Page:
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Although rabbinic tradition has created a strong connection between Rosh Hashanah and Yom Kippur, there are major points of distinction between the two. On Rosh Hashanah we proclaim God King and acknowledge that we are responsible for our actions. Yet despite the day’s solemnity, the overall tone is positive and celebratory. The affirmative connotations of God’s remembering and visiting outweigh the seriousness of judgment. The Rabbis deliberately decreed that the biblical verses to be recited in the three special prayers on kingship, remembrance, and shofarot should contain only positive ideas, and nothing indicating punishment. However, as we move toward Yom Kippur, even though we retain our basic optimism that the verdict will be positive (hence the wearing of white garb rather than black), the atmosphere darkens and turns somber. We begin to concentrate on the problem of sin, on the flawed nature of human beings, and on the removal of sin and guilt through repentance, forgiveness, and atonement.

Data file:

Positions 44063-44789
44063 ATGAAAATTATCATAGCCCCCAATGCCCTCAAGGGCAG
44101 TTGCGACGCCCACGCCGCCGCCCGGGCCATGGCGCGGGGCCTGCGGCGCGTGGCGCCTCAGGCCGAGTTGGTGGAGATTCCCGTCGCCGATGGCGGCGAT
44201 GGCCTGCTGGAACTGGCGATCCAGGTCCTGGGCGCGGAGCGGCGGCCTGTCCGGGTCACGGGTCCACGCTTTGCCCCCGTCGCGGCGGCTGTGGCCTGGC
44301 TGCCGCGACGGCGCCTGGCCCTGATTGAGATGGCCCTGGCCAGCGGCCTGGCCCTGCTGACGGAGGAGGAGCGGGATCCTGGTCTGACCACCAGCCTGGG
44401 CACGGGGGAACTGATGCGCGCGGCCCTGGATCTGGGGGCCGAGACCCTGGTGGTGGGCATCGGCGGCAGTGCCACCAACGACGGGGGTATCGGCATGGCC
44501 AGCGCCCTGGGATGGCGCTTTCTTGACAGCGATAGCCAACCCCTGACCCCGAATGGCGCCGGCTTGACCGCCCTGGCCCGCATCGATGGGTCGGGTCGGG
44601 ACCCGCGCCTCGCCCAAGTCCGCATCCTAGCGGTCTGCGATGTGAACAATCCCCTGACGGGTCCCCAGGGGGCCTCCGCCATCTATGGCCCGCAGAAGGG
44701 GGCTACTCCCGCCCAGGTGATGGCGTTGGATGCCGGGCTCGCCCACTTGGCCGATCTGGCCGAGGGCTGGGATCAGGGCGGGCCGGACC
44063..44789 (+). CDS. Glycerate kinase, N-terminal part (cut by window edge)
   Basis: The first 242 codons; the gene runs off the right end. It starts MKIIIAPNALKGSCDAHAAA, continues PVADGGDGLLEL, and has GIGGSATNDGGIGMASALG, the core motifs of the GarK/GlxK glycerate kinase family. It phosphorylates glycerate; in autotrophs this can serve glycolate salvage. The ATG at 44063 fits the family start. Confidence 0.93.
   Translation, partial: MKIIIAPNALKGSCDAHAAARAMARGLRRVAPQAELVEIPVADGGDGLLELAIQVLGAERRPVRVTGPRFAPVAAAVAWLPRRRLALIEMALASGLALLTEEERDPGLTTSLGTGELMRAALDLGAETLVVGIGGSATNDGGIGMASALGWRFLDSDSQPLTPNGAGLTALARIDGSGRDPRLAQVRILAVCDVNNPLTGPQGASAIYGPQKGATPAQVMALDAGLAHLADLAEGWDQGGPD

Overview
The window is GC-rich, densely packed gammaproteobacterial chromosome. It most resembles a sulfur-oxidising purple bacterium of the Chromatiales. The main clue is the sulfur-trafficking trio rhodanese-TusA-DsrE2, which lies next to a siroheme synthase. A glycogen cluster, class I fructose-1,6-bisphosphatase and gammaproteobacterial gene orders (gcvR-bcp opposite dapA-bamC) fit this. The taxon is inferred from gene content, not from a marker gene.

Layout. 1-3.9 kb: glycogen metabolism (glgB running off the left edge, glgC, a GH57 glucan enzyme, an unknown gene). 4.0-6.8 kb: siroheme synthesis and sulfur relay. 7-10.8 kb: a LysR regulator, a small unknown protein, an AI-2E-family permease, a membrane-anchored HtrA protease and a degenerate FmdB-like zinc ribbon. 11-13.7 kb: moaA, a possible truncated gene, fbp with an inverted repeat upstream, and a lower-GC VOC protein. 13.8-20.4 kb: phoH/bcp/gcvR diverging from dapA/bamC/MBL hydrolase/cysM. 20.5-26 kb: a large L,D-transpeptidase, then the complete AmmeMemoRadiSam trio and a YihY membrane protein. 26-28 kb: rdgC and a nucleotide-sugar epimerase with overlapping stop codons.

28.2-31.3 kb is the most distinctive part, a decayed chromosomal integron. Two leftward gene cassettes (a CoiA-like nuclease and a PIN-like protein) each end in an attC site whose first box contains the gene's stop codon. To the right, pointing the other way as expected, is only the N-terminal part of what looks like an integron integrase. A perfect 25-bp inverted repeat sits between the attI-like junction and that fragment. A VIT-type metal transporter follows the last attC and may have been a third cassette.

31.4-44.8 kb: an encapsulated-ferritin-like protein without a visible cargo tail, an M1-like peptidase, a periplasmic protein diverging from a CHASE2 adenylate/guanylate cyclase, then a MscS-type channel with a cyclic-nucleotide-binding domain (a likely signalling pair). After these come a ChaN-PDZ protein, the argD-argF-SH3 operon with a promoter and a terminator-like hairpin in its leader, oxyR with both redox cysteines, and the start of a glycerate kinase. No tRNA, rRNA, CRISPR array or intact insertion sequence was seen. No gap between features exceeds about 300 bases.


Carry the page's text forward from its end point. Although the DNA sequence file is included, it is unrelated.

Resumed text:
The Yamim Nora’im [Days of Awe] respond to this need to understand ourselves and our place in the universe. At one point during the confession of the Yom Kippur Ne’ilah [closing] service, we articulate these questions in a way that seems to indicate a pessimistic, negative valuation of human beings and human life:
“What are we? What is our life? What is our piety? What is our virtue? What is our salvation? What is our strength? What is our accomplishment? What shall we say before You, O Lord our God and God of our ancestors? Are not all the mighty as nothing before You, men of renown as if they did not exist? The wise as if they lacked knowledge, the discerning as if they had no wisdom, for most of their deeds are valueless and the days of their lives a mere nothing before You. Man’s superiority to the beast is nonexistent, for all is futile.”
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